vincent  •  Link

Lawes, Henry (1596-1662) English composer. Gentleman of Chapel Royal (1626); a royal musician for lutes and voices (1631
“…After all this he called for the fiddles and books, and we two and W. Howe, and Mr. Childe, did sing and play some psalmes of Will. Lawes's, and some songs; and so I went away. …”…
for a portrait…
Henry Lawes was the most prolific song composer in England at that time (he left over 430 songs…
also his brother william died for royalist cause

vincent  •  Link

"Balty's horse at grass”. Mary, I do believe that you are right, ‘tis Sam’s name in vain that he is using, and Sam is likely to pay up, poor Sam.

vincent  •  Link

Peter: That pointed finger does seem to be significant. He just could not say the words. (such insights to workings of people in or on the way to power.)

language hat  •  Link

"sing and play some psalmes of Will. Lawes's”:

Go, dumb-born book,
Tell her that sang me once that song of Lawes:
Hadst thou but song
As thou hast subjects known,
Then were there cause in thee that should condone
Even my faults that heavy upon me lie,
And build her glories their longevity…

Ezra Pound, “Envoi” (first stanza)

David Quidnunc  •  Link

Musicians and the wealthy

According to a note in L&M for this date, Child taught music to Edward Mountagu. But there might be a lot more to this kind of connection.

For Child, the benefits of doing this would be not only the pay, but the chance to eat well and otherwise be well-entertained with whatever other guests or resources the wealthy patron had at hand. So Child would naturally want to be around the place even when he wasn't actually teaching. (Or perhaps he was giving lessons to other members of the family as well).

For Mountagu there would also be benefits to having Child around, besides the actual lessons. Child could play his instrument at other times, to the entertainment of all. Even a good musician's practicing would be welcome in an era before recordings and radio as available as tapwater, and if, say, Jemima Mountagu wanted some music in the afternoon and Child was present, she was very likely to get it.

Nix  •  Link

"discourse of the great opinion of the virtue -- gratitude” --

Montague, in expounding on his gratitude to Charles, is surely reminding Samuel about the gratitude owed to a higher-born cousin who takes one on and raises one up.

Terry Foreman  •  Link

This day in Parliament…

Order for 10,000£. for Princess Henrietta.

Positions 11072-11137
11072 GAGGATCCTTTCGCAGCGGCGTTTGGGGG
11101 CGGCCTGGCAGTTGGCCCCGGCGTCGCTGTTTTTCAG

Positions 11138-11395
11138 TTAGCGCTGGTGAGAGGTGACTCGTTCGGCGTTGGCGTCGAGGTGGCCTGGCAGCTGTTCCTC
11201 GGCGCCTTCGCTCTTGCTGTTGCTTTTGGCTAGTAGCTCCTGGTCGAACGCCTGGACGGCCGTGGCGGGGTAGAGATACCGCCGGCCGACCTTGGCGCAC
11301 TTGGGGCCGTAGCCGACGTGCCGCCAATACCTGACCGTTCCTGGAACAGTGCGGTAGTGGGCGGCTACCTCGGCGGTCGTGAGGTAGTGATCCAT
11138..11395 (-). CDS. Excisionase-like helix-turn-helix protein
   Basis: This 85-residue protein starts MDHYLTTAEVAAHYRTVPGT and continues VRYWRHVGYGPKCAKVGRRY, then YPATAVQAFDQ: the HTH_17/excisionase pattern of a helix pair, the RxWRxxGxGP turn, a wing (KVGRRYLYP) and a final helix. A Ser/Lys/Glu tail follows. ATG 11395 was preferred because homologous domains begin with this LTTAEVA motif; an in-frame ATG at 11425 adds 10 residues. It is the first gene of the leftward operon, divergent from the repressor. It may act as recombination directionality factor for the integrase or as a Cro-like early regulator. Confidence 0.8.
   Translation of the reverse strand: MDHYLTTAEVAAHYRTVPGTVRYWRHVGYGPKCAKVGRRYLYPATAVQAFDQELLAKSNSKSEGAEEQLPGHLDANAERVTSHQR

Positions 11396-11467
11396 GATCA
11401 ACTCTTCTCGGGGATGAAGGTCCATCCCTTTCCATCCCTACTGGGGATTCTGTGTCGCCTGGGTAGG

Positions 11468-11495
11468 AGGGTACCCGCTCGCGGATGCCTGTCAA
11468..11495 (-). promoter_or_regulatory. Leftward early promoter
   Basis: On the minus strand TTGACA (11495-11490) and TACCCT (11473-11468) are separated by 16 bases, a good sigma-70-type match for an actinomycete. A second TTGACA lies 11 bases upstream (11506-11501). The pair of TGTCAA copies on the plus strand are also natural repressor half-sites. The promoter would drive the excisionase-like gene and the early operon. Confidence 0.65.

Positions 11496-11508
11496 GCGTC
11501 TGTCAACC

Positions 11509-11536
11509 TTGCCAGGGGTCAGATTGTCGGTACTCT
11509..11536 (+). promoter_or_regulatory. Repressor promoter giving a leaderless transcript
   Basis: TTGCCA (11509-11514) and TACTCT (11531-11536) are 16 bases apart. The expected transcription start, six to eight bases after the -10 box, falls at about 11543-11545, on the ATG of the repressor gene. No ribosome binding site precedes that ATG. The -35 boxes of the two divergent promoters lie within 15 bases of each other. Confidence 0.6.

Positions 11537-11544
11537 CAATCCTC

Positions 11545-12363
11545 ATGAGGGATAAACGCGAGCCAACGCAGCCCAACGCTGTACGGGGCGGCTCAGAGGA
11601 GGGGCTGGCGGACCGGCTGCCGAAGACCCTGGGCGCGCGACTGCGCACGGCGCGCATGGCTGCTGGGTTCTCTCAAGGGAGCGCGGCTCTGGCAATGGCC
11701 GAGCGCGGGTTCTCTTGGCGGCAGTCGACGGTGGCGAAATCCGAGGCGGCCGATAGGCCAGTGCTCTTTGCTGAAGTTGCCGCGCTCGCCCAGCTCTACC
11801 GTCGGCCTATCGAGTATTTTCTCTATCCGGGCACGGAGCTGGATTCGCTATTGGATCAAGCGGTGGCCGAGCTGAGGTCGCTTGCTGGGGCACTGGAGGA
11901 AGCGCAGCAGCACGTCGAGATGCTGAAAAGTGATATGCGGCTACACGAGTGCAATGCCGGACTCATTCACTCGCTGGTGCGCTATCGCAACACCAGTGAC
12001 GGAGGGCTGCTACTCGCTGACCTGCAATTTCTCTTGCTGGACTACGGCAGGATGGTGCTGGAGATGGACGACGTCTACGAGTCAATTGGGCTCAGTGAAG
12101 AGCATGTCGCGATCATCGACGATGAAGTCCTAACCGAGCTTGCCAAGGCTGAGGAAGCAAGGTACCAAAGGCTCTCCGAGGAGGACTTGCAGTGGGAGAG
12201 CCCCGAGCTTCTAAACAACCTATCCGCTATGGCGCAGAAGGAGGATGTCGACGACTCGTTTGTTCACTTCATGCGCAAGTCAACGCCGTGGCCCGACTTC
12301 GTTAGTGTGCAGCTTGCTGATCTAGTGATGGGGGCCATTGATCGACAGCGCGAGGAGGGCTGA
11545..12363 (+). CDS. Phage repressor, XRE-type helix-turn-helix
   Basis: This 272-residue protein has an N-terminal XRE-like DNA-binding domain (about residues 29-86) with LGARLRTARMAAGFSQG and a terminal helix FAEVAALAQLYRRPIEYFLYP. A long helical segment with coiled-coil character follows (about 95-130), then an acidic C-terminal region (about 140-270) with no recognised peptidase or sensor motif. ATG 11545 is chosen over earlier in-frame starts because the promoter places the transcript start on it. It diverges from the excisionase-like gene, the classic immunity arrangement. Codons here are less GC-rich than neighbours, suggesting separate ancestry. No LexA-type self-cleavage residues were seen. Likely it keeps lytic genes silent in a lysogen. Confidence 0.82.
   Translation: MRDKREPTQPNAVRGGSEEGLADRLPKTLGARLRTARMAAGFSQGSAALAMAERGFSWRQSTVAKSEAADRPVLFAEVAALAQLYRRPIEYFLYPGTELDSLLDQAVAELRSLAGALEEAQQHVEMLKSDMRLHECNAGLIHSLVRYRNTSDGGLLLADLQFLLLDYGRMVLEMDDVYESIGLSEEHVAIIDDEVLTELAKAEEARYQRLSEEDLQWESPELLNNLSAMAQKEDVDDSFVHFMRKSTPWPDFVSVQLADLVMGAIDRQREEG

"ORDERED, by the Lords and Commons in Parliament assembled, That the Sum of Ten Thousand Pounds be presented to her Royal Highness the Princess Henrietta, as a Testimony of the great Respect of both Houses to her Royal Highness; and that the same be paid, for her Highness' Use, to such as she shall appoint to receive the same, at the Receipt of Excise, in Course, after the Payment of the Ten Thousand Pounds formerly presented to the Princess Royal, together with Interest for the same, at Six per Cent. till the Principal shall be satisfied: And the Commissioners of the Excise are impowered and required to pay the same accordingly."

Dick Wilson  •  Link

"My Lord did advise with me how to get this received, and to put out 3000l. into safe hands at use ..."
In modern English, I would take this to mean "into safe hands at interest...", a process we would call "investment" while they would call it an "adventure". The safest of hands in those days were still very risky.

ciudadmarron  •  Link

"Home by coach, and read late in the last night’s book of Trials"
Last night Sam was reading these, although he didn't say in what forma they were. I imagined pamphlets or similar, but here he refers to it as a book... were the Trials referred to the recent Trials? In which case is it possible a book was published so soon afterwards? I may have missed it - does Sam mention a purchase or borrowing of this material? He is enjoying the read at any rate.

Ivan  •  Link

In the L&M edition after the pointed finger doodle mentioned by Peter, under the last line of the paragraph, there are two short ruled lines. They are not underlinings but occur midway in the gap between this paragraph and the next. Like so:
"I was not so convinced of before.
________ _____

No explanation is offered.